Greasing the wheels

Chamber of commerce

Judges are for bribing. J.R. (Larry Hagman) never met a judge he didn’t try to influence. When Cliff tried to weasel his way into Ewing Oil, J.R. gave Judge Loeb (Jerry Hardin) some valuable stock tips in exchange for an injunction stalling Cliff’s case. Of course, these things sometimes backfired. When J.R. tried to pressure Jenna’s judge, the judge jacked up her bail to $2 million. Silly jurist. That’s what the Ewings call “pocket change.”

Mr. Cool

Mr. Cool

Scotty Demarest: Texas’s Matlock. Whenever the Ewings landed in hot legal water, they summoned Scotty (Stephen Elliott), an ultra-cool legal eagle whose disarming drawl added a few extra syllables to every word. Scotty’s best stunt: putting accused shooter Jenna on the witness stand and asking her to activate the gun’s “sy-luntz-uh.” She couldn’t, giving “Dallas” its own if-it-doesn’t-fit-you-must-acquit moment.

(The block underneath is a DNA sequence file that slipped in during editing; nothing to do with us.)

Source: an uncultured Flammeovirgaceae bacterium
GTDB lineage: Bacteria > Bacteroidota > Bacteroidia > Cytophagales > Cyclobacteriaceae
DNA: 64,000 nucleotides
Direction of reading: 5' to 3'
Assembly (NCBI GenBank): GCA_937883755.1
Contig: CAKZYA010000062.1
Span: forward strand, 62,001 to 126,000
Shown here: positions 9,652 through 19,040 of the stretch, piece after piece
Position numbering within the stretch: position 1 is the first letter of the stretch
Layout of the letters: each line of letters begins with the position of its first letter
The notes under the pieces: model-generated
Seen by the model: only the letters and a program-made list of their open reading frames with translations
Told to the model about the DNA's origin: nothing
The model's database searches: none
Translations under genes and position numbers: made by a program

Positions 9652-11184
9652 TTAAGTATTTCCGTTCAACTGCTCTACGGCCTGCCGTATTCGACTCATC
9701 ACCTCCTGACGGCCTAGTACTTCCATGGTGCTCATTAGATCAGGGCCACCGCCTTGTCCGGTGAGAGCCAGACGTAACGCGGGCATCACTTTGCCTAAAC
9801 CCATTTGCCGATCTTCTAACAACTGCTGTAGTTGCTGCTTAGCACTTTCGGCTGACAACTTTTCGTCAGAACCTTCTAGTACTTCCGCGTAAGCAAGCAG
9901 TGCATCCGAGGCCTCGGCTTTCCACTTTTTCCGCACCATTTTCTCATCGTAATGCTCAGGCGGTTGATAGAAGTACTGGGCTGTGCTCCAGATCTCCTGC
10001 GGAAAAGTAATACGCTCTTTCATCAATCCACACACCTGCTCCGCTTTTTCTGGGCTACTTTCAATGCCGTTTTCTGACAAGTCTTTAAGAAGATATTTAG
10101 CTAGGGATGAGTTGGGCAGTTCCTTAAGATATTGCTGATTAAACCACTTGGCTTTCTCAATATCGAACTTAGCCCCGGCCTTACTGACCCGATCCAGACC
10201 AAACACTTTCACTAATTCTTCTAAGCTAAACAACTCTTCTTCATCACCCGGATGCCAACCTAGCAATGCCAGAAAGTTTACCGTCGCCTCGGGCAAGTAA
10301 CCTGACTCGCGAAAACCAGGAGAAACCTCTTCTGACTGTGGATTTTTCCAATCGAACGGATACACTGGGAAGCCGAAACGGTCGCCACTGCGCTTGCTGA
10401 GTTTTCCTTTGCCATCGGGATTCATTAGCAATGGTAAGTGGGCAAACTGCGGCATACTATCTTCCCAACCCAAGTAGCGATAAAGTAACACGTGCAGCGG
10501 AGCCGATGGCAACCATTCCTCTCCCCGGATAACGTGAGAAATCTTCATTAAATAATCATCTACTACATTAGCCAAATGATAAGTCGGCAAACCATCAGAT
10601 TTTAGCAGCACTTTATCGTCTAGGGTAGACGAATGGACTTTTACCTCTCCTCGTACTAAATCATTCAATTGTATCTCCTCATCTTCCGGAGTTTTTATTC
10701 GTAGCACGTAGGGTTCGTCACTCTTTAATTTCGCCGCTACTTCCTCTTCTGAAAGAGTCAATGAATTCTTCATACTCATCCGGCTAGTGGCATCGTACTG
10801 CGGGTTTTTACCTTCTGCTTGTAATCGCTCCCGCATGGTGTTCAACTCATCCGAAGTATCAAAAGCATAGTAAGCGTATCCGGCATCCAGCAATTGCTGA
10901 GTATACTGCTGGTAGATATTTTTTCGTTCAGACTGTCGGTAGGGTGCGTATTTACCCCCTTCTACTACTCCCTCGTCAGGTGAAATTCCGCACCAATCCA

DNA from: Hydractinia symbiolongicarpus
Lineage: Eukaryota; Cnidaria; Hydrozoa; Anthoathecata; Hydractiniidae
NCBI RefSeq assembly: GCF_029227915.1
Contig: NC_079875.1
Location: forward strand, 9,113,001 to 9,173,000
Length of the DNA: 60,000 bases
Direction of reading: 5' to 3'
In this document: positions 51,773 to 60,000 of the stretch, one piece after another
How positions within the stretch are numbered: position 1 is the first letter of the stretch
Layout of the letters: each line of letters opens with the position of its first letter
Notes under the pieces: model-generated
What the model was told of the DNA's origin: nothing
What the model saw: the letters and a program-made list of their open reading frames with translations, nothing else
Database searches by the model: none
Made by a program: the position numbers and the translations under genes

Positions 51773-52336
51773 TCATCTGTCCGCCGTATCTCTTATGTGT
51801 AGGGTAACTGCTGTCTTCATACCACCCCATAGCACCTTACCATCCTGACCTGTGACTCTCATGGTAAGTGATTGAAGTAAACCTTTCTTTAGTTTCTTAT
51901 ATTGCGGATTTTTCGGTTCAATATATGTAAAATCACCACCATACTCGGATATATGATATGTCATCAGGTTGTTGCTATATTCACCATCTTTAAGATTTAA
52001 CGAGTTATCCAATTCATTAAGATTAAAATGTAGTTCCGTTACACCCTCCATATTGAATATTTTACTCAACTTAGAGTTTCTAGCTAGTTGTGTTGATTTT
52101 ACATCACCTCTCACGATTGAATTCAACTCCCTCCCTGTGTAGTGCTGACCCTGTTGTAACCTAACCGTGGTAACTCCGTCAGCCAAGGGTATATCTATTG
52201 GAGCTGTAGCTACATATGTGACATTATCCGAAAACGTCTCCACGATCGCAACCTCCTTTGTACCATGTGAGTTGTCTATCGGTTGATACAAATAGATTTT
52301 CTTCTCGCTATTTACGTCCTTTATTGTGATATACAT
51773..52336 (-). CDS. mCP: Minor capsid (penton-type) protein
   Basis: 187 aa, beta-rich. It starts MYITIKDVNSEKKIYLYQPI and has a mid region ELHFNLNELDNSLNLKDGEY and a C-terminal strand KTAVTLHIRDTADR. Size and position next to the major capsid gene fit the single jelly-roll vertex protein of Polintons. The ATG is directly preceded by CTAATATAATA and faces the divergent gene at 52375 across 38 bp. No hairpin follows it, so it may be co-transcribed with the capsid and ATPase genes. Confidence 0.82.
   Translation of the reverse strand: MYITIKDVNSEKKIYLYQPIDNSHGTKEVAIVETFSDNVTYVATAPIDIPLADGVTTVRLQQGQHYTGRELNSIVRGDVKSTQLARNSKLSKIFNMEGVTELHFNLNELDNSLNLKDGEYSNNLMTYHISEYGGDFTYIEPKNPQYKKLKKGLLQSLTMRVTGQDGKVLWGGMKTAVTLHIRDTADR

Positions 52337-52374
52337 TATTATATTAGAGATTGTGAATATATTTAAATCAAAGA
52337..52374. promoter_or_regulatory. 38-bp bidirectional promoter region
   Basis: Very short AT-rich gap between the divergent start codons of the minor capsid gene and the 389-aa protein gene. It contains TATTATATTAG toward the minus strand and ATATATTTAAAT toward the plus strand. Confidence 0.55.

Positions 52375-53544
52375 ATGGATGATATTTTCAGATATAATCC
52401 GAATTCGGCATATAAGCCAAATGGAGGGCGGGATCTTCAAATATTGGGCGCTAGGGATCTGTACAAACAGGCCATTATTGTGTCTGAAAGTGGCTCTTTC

Spectacles of justice

Spectacles of justice

Harv Smithfield was cool too. Who didn’t love Harv (George O. Petrie), the Ewings’ loyal consigliere? He wasn’t quite as flamboyant as Scotty, but he had a flair for legal theatrics nonetheless. I mean, is it me or did Harv only trot out his lawyerly pince-nez spectacles when he was in court? The other remarkable thing about Harv: He was highly ethical. So how’d he manage to stay on the Ewing payroll for so long?

He must object

He must object